Greg Cox wrote:
Apropos of not much except the idea of plausibility: I still haven't forgiven Matheson for the idiotic science he used in The Shrinking Man. The psychology, characterization, etc. was spot-on, but the descriptions of what was actually happening to the guy made no sense at all.
I'm not sure anyone ever accused Richard of being a hard-science guy. He's more rooted in the Twilight Zone
school of sf/fantasy/horror . . .
Granted, but then he should just stay away from the explanations.
I'm referring to three egregious errors. The first is the announcement that the main character shrinks by "one-seventh of an inch per day", a nice round number which means he loses an inch a week. He also refers to that as a constant rate.
That's only a constant rate if you're talking about height, which, granted, he was. But for mass, it's an increasing rate. The loss of that mass is neglible if you're six feet tall, but by the time you get down to two-sevenths of an inch tall, it means you will lose 50% of your mass in one day. A constant rate?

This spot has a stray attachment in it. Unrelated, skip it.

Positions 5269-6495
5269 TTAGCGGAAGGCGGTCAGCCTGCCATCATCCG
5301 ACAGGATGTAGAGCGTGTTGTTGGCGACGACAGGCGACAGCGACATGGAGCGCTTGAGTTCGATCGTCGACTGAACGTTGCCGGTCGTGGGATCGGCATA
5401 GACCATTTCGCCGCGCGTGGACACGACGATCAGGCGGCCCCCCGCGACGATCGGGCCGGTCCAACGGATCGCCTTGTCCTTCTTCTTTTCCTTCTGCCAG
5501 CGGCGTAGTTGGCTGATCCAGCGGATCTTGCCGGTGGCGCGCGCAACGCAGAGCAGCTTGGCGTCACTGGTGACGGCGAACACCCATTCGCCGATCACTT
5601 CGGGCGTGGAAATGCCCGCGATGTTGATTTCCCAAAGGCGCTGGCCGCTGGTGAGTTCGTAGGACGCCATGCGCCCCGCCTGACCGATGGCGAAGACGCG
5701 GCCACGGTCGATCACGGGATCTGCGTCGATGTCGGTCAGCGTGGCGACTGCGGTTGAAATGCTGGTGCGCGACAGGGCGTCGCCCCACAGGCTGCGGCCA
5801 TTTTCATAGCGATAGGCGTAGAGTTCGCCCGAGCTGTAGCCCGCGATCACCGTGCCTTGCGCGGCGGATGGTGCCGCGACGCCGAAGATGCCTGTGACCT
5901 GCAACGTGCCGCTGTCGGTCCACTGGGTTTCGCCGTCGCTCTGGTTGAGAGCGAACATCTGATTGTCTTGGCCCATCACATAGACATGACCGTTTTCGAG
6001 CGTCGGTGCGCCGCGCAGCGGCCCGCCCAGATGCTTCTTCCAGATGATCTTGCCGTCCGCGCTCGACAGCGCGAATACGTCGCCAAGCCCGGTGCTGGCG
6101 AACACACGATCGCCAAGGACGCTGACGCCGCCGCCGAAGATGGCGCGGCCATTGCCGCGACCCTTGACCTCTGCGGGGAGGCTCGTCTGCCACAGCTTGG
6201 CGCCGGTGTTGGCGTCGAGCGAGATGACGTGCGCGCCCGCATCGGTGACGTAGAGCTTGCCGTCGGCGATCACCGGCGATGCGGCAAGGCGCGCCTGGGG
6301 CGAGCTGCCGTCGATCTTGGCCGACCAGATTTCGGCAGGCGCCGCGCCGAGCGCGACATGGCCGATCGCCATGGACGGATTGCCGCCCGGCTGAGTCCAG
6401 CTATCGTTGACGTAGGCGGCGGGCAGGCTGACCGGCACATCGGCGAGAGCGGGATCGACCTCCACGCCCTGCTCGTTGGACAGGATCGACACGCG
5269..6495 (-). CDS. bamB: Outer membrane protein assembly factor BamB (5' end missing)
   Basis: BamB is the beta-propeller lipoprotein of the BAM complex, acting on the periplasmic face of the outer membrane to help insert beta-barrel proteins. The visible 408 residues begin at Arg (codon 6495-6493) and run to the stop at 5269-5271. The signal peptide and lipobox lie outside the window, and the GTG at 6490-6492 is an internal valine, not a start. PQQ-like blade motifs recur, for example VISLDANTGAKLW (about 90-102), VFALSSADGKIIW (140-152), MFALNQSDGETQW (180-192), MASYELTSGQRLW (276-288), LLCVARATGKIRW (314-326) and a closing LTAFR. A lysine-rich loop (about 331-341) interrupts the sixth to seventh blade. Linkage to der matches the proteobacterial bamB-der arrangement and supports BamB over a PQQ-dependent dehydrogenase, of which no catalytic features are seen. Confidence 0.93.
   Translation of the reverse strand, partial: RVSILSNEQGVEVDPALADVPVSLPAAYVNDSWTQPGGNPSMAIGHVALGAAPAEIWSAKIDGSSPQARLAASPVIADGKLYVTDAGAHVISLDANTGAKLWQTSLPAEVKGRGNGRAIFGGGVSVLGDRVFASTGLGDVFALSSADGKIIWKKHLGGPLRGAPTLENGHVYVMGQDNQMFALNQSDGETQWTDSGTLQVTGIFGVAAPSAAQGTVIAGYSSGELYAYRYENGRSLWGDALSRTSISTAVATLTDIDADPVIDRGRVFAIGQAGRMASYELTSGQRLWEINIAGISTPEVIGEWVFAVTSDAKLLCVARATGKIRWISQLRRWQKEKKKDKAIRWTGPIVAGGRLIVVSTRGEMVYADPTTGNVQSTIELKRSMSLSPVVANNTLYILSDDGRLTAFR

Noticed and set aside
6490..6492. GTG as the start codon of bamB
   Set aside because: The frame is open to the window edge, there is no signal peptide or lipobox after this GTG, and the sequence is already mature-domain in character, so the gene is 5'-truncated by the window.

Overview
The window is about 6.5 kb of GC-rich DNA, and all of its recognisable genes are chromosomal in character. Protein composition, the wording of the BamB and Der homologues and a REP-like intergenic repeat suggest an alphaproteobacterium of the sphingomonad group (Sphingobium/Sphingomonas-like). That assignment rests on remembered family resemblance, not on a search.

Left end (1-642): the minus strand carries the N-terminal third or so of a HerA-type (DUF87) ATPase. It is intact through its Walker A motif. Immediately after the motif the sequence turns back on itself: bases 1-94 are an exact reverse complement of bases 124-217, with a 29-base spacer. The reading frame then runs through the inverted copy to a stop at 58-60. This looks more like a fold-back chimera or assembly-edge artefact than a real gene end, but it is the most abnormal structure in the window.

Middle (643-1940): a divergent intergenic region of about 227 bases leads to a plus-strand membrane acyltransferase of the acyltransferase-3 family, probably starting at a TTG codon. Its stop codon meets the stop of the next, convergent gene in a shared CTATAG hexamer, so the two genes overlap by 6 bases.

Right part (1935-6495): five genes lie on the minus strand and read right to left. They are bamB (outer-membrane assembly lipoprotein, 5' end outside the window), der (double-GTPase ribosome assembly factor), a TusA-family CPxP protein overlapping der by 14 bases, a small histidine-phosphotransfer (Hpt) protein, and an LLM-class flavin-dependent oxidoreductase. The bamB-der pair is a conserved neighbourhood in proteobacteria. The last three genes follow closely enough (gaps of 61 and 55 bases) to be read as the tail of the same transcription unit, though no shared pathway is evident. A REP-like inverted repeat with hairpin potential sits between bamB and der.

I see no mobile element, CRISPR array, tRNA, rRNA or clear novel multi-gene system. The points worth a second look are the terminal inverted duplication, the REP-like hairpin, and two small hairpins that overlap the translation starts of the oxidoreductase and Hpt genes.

His second error was to state that the shrinking was from the guy's body shedding calcium and other elements. I'll take that at face value and suspend disbelief for the physiological effects. As a concept, that's fine on the surface, but at that rate of loss, by the time he gets down to less than an inch, the evidence should be plainly visible. The guy should be leaving trails of his substance everywhere he walks. On the day he loses 50% of his mass, he should be literally coming apart at the seams. And there was no sign of any such thing.
The third error (SPOILERS FOR THE ENDING; THE BOOK IS OVER FIFTY YEARS OLD, SO DEAL WITH IT) was the ending where the character realizes he's shrunk down to zero, except he's still alive because "in nature, there is no zero." Excuse me, but it was plainly stated that he is steadily losing one-seventh of an inch per day by shedding material, which means sooner or later, he's going to run out of material. There is such a thing as zero.
I think Matheson would have done a lot better by saying, "He's mysteriously losing 10% of his remaining mass each day; we don't know where it's going" and leaving it at that. The book would play out exactly the same and the ending wouldn't contradict itself. (And if you use that kind of math, there really is no zero.)
Topic? Justice League? This discussion, uh, is, uh, relevant to the Atom. Yeah, that's it.
What floating chair?